• shittake 1.2.2.2

          you’re making it more obvious comment by comment that in fact you know nothing about how these systems work

    • infused 1.3

      That’s not correct. It is for any media.

  2. brybry 2

    I dont understand why this guys business has been shutdown, his assets frozen and his house siezed before he has been found guilty of anything. Should this not happen after a trial that finds he has broken a law? Can the cops do this to me on the suspicion that I have commited a crime?

    • sthnjeff 2.1

      Ever heard of Mark Hotchin? He has not even been charged with anything!

    • tsmithfield 2.2

      “I dont understand why this guys business has been shutdown, his assets frozen and his house siezed before he has been found guilty of anything.”

      That seems pretty weird to me as well. If this guy is found not guilty, then he has lost truckloads of income from a business that hasn’t been proven to have broken the law. This seems like guilty until proven innocent to me.

    • Draco T Bastard 2.3

      Ever heard of criminals with healthy nest eggs because the assets weren’t seized before they were found guilty? That’s the reason why we now have a law to appropriate assets associated with criminal activities.

      I really don’t have a problem with assets being seized in conjunction with a charge just so long as they’re returned in an equitable state if the one charged is found not guilty.

      • Rusty Shackleford 2.3.1

        What about lost income? Shouldn’t he be reimbursed for that if found not guilty?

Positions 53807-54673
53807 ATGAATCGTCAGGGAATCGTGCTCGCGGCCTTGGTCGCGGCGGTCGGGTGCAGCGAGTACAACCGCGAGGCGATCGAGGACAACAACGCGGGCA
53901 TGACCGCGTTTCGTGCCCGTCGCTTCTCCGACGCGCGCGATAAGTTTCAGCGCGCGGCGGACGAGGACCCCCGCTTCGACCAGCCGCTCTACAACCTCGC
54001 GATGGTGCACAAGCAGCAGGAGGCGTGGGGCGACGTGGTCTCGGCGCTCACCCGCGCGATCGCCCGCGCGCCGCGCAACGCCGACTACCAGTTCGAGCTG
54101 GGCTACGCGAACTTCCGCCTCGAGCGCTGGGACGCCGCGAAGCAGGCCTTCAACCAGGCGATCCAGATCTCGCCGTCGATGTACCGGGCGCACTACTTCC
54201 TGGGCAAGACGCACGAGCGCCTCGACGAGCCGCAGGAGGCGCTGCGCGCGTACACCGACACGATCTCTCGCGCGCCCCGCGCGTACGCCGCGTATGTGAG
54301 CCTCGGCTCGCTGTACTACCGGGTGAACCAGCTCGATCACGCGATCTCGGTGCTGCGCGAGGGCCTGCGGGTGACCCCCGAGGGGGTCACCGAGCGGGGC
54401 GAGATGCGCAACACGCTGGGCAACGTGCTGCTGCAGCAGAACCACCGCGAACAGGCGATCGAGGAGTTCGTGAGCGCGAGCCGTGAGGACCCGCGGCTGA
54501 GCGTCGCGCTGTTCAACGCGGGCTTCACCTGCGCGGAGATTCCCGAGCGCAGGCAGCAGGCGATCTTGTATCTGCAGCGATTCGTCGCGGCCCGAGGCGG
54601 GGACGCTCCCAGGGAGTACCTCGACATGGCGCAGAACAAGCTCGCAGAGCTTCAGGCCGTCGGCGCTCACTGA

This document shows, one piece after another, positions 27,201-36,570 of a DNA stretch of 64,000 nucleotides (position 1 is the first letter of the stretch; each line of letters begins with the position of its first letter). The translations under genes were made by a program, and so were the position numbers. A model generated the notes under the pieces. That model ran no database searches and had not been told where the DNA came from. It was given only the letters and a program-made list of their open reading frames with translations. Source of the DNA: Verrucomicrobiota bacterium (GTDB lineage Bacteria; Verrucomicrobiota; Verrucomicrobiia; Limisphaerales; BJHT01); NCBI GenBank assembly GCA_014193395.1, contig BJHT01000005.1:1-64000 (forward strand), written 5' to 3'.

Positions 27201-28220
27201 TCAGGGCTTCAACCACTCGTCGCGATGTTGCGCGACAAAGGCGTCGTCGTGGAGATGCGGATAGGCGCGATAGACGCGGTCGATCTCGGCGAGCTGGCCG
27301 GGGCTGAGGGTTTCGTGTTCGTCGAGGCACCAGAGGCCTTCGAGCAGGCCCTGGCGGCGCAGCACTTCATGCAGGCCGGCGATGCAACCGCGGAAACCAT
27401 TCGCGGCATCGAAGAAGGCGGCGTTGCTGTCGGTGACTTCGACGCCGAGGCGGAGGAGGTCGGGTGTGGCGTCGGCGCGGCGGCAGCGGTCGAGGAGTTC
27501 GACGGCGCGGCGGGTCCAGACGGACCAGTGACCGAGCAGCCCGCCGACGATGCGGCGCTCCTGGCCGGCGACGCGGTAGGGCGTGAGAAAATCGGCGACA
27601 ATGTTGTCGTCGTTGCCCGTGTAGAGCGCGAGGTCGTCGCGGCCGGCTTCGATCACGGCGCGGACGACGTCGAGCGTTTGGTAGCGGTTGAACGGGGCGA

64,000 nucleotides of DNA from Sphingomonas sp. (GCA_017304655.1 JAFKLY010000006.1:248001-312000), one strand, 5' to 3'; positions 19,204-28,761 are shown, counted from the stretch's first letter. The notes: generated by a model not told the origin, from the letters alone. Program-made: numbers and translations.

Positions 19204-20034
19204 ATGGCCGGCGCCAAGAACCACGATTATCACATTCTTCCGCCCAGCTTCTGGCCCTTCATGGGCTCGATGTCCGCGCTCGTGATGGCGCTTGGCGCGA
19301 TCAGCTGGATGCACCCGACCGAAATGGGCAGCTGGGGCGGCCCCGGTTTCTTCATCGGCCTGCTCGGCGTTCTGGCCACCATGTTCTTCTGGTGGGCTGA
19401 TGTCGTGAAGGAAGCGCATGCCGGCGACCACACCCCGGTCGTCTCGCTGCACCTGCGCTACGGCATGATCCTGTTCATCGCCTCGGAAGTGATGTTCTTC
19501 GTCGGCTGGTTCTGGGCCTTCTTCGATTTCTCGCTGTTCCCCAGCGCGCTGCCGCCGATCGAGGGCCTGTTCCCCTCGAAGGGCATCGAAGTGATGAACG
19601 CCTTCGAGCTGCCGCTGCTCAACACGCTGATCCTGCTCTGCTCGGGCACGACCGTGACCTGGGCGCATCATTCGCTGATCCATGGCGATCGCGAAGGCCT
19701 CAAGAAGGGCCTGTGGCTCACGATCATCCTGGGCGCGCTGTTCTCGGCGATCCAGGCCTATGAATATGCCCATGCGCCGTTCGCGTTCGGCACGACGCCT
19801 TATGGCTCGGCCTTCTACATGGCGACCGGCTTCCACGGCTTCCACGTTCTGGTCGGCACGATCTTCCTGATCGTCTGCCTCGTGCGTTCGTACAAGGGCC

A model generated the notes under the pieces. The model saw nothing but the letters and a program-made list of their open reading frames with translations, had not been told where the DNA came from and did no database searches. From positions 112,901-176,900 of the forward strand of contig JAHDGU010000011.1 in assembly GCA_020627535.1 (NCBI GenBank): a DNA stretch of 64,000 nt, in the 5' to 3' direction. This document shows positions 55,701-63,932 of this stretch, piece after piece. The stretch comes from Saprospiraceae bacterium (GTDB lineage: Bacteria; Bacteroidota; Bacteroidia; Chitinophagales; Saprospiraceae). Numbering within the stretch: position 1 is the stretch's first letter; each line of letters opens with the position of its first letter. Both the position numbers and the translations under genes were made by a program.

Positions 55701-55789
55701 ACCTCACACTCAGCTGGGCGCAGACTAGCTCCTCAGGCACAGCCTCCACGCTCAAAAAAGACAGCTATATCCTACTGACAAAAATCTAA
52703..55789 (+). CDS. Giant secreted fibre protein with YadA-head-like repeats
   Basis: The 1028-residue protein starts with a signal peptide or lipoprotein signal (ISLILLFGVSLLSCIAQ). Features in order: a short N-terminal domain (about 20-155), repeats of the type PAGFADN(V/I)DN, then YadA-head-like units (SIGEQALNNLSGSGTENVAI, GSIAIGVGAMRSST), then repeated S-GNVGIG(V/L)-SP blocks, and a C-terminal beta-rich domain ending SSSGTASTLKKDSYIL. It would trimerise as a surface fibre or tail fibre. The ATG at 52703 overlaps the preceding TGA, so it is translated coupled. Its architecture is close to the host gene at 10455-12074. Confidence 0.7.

• tsmithfield 2.3.1.1

          Also, shouldn’t he be allowed to retain enough income at least to defend himself?

          • Draco T Bastard 2.3.1.1.1

            That’s not even an issue. If found not guilty the estate will be returned and he can pay his lawyers.

            Personally, I think the lawyers should be paid for by the state anyway. If found not guilty then the defendant isn’t out of pocket and if found guilty, well, the state gets to keep all that was appropriated.

            • Colonial Viper 2.3.1.1.1.1

              Estate returned?

              Nah, Dotcoms biggest asset is his business: his client base, operations and associated data. The Feds have allowed that to be all destroyed as a going concern – BEFORE he is found guilty by a jury. Interesting eh.

              So his business has been taken away from him regardless of whether he is guilty or not, and best case he’s left with a big house, a swimming pool, a few toys and some flash cars. But no income and no business. And all his legitimate employees and clients? Just collateral damage from this ‘law enforcement’ action.

              What a joke. The kleptocracy gets what the kleptocracy wants.

        • Draco T Bastard 2.3.1.2

          I did say equitable.

  3. Richard Christie 3

    I seemed to have missed seeing dozens of police armed with semi automatics, sledgehammers and helicopters attend the arrest of the principals and the securing of evidence in the wake of all the other corporate and financial collapses we’ve had recently.

  4. tc 4

    Welcome to the 51st state of the USA….what NZ law has he broken whilst being in NZ ?

    • felix 4.1

      Just the laws of taste and style.

    • Te Reo Putake 4.2

      NZ artists have been ripped off by Dotcom.

    • vto 4.3

      Well this track is as applicable today in NZ as it was in 1986 in the UK. Listen and turn it way up …